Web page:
Please don’t die in the hospital

Alexandra DeFelice
Falls Church, Virginia, United States

 

Photo for prose on death in the hospital by Alexandra DeFelice

Dead Flowers” by John Brighenti on Flickr.
CC BY 2.0.

 

I don’t like the way people die in the hospital.

I don’t like the color schemes, the paleness that seeps into every empty wall, every window shade, every floor tile; every cafeteria counter, every elevator sign, every parking lot stripe—the paleness, the sterile acceptance, that appears, eventually, in every worker, whether it be their worn-out scrubs, their scuffed-up shoes, their dried-out pens, their burned-out eyes.

I don’t like it. I don’t like it at all. I can’t stand it—

But I can. I have. And I have to.

I have stood and watched the resident place her stethoscope on the chest and her fingers on the wrist (where, under other circumstances, she would find a pulse) and shine a light into the eyes and wait for the attending to say the time of death. I have stood as that time is seen, heard, noted, and I have gone along as we all left, soon enough, only to forget the time. We forget the time because we give it away—to the family crying in the hall, or listening over the phone, or perhaps to no family at all, in which case we leave it with the nurses to do with as they please.

But I don’t like it, and I won’t be able to stand it forever. I can stand it only until I am alone—only until there is no one around to see, hear, note, or judge—at which point I no longer stand but sit, or kneel, or lay, or even fall, because I can’t stand it, or bear it, or keep it inside. But perhaps one of these days, instead of getting out, it stays in. Perhaps it turns solid and heavy and opaque, and it stretches into my veins and sneaks into my heart and steals away all the color. Perhaps one of these days, I will turn pale, too.

I don’t know why we don’t stop them. I wouldn’t mind if, instead of welcoming people in, we tried to scare them away.

The palliative care team gets it. They know, they understand—they have the secret, and they try so hard to share it with us all, but it gets lost in the notes and the consults and the data that accumulates until a death summary appears in the chart to collapse all beneath it and render meaningless anything that dared exist just before.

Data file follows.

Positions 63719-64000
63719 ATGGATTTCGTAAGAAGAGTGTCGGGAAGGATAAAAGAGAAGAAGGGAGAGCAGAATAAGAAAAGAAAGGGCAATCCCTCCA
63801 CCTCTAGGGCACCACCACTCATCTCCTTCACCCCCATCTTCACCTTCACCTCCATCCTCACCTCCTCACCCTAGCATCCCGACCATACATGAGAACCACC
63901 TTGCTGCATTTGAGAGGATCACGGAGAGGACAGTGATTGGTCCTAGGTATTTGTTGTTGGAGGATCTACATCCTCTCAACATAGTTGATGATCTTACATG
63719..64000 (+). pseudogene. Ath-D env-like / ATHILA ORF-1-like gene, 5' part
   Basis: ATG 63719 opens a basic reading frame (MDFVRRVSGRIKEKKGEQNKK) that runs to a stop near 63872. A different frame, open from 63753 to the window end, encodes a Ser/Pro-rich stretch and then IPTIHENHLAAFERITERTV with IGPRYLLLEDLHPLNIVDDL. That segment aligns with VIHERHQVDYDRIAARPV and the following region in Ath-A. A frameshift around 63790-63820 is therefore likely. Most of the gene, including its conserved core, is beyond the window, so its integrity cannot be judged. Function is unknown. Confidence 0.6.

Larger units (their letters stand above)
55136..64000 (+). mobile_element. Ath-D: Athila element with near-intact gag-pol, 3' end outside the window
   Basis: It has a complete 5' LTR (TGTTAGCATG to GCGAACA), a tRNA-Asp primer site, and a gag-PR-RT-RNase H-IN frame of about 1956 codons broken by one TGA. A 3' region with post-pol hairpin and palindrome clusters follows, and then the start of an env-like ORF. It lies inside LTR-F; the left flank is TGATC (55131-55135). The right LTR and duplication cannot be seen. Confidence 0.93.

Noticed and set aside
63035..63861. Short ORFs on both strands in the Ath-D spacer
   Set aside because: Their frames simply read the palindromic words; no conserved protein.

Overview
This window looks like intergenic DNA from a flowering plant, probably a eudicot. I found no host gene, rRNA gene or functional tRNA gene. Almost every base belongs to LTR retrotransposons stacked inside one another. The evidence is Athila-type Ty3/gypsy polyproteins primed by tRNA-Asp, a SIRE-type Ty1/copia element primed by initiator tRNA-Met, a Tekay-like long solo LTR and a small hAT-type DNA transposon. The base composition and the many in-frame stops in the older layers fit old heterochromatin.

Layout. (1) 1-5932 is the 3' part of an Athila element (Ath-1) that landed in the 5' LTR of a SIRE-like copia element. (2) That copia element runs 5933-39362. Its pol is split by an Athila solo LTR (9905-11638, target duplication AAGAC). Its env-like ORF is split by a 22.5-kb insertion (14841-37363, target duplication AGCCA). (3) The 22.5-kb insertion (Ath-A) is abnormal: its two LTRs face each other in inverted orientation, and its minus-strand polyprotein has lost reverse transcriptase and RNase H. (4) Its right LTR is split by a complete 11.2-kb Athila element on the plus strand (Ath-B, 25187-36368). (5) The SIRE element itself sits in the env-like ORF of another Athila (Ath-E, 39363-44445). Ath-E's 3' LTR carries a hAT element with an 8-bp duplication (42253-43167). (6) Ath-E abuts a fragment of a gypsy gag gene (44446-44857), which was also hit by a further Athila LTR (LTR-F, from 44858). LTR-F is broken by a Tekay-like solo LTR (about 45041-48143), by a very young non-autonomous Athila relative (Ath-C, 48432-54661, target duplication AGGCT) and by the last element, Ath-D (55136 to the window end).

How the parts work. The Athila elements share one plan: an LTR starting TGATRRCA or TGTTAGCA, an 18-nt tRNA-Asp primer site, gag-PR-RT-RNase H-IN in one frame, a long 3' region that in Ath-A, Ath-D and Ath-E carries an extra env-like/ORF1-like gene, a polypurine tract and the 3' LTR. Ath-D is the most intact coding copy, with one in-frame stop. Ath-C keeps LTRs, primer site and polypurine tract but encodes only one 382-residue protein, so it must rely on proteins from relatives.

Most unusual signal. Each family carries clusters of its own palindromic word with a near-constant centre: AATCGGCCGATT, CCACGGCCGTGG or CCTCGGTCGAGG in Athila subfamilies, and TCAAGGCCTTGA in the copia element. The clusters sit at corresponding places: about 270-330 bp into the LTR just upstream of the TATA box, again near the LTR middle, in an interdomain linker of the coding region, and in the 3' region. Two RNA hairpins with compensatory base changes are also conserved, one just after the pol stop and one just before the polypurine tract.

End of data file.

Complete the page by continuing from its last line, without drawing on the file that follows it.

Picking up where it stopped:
I wish we would scare them all away.

I wish it so hard that I have flashes—at home, at the hospital; while asleep, while awake—of those whom I love perishing in that most grisly and misconstrued way. And I find myself alone—I make myself be alone—and I grab at my phone, and I hold back the tears while I tell my parents how much I love and appreciate them because if they knew I was about to cry, they’d be worried. And if they were in a car crash on their way to work like the person from the most recent intercom announcement who is on their way by ground with an ETA of six minutes, I wouldn’t want that to be the last thing they thought, should they die in that crash.

And if, instead, my parents lived a long, happy life and eventually grew frail and ill, and the hospital refused to scare them away, I’d want them to know that I love them deeply and to trust me when I fought to keep them out of the hospital—and as we said goodbye right before they took their last breath at home, I’d want them to be comforted by my love.

I can’t stand it.

I had an attending who wanted to know, every morning, why each patient was still in the hospital. We had to justify, as explicitly as possible, why they were not ready for discharge. She would make us fight to keep our patients in the hospital, and I’m not sure if she was trying to save them money, to spare them misery, to give their bed to someone who might find more benefit from it—I’m not sure if, maybe, she had the secret, too.

If she did, she could stand it. But I don’t know if I can.

I want to scream it sometimes. I want to yell. I want to run around the hospital, grab everyone on the team by the shoulders, drag them into the room, force them to face the crowded paleness; I want to kneel at the side of the bed in front of everyone and beg—beg the doctors, the nurses, the therapists, and every caretaker there, and beg the patient—plead with the patient—that they might die somewhere else.

Die as a person, please. Don’t die as a patient. Don’t die as a room number. Don’t let your death be meaningful in that it frees up a space for some suffering person stuck in the emergency department because we just don’t—we just never—have enough room. Don’t do it. Not here. Run away—I’ll help you. Just don’t die here.

I want to beg it of them, scream it at them, plead and weep and request. I don’t want them to die here: I can’t stand it.

I can’t stand it, and I refuse to survive it by turning pale. I’d rather be ripped apart.

I don’t like the way people die in the hospital.

I don’t think anyone else does either.

 


 

ALEXANDRA DEFELICE is an M4 at the University of Virginia School of Medicine who writes both prose and poetry. A Louisiana native, she has a B.A. in classical studies from Tulane University. She won the UVA Medical Student Review’s 2021 narrative medicine contest and has received honorable mentions in the Gold Foundation’s Humanism in Healthcare essay contest and the Baylor College of Medicine’s DeBakey Poetry Contest. Her work has also been featured in the Geisel School of Medicine at Dartmouth’s Literary and Art Journal, Lifelines. She has a special interest in trauma disorders and plans to go into psychiatry.

 

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